“Kien Truc Lang Viet Truyen Thong” (Architecture of Vietnamese Traditional Village), held by the Relic Conservation Institute, introduces six old villages, including Tho Ha in the northern province of Bac Giang, Cu Da in Hanoi, Nom in the northern province of Hung Yen, Hanh Thien in the northern province of Nam Dinh and Phuoc Tich and An Truyen in the central province of Thua Thien Hue.
Tho Ha village is on the bank of the Cau river, about 50km from Hanoi. Different from other northern villages, Tho Ha did not rely on rice cultivation but from pottery and the floating market on the river.
It used to be a famous place of gom sanh (pottery without glaze fired with dry grass and then firewood and coal).
Cu Da village in Thanh Oai district lies 20km from downtown of Hanoi near the Nhue river.
Large houses built during the Le Dynasty and 50 French-style villas from the 1920s give Cu Da a reputation as a culturally rich and historic place.
Located about 40km south of Hue city, the central province of Thua Thien-Hue, Phuoc Tich village was founded in 1470 under King Le Thanh Tong.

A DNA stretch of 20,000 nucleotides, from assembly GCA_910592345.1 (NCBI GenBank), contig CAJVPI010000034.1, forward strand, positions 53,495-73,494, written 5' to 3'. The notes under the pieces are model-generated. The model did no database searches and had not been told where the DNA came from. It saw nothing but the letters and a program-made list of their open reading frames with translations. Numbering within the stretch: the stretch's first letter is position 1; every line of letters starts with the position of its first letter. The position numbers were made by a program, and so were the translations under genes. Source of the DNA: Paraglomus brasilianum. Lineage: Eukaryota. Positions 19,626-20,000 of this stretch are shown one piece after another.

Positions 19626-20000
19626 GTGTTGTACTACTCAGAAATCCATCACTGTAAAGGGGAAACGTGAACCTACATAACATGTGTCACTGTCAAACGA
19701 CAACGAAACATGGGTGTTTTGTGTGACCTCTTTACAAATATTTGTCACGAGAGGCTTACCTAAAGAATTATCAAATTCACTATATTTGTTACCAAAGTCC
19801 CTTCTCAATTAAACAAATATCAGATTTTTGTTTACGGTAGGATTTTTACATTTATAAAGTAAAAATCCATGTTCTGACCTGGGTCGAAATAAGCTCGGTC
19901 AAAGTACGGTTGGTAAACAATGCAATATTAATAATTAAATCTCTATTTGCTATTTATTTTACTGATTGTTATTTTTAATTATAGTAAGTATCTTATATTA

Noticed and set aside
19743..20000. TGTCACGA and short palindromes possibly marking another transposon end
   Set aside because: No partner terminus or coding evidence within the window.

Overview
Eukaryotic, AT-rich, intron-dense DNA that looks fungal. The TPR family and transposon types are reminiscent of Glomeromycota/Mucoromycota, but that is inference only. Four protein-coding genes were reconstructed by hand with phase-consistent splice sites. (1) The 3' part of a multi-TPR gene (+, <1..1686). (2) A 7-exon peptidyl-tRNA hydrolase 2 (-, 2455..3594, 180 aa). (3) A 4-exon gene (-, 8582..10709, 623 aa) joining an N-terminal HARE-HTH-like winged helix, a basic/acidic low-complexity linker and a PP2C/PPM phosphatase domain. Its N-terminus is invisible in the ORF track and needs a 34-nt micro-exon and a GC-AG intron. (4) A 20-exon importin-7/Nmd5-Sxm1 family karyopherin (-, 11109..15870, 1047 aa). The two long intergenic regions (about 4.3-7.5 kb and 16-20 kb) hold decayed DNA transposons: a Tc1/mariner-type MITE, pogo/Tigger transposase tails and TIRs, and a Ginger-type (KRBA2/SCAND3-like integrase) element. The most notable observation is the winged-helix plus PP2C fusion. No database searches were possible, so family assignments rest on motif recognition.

The village has unique cultural value systems such as the architecture of the temple and pagoda. It also preserves a typical Vietnamese community living space and culture.
These villages are close to rivers creating a friendly environment between people and nature.
The photos on display are the results of yearly research by the institute.
The exhibition also features detailed drawings, survey data on the architecture of the villages.
The exhibition runs until September 15.
The six villages are introduced in the first volume of a book entitled “Kien Truc Lang Co Viet Nam Qua Tu Lieu Vien Bao Ton Di Tich” (Architecture of Vietnamese Traditional Village) which was released on August 9.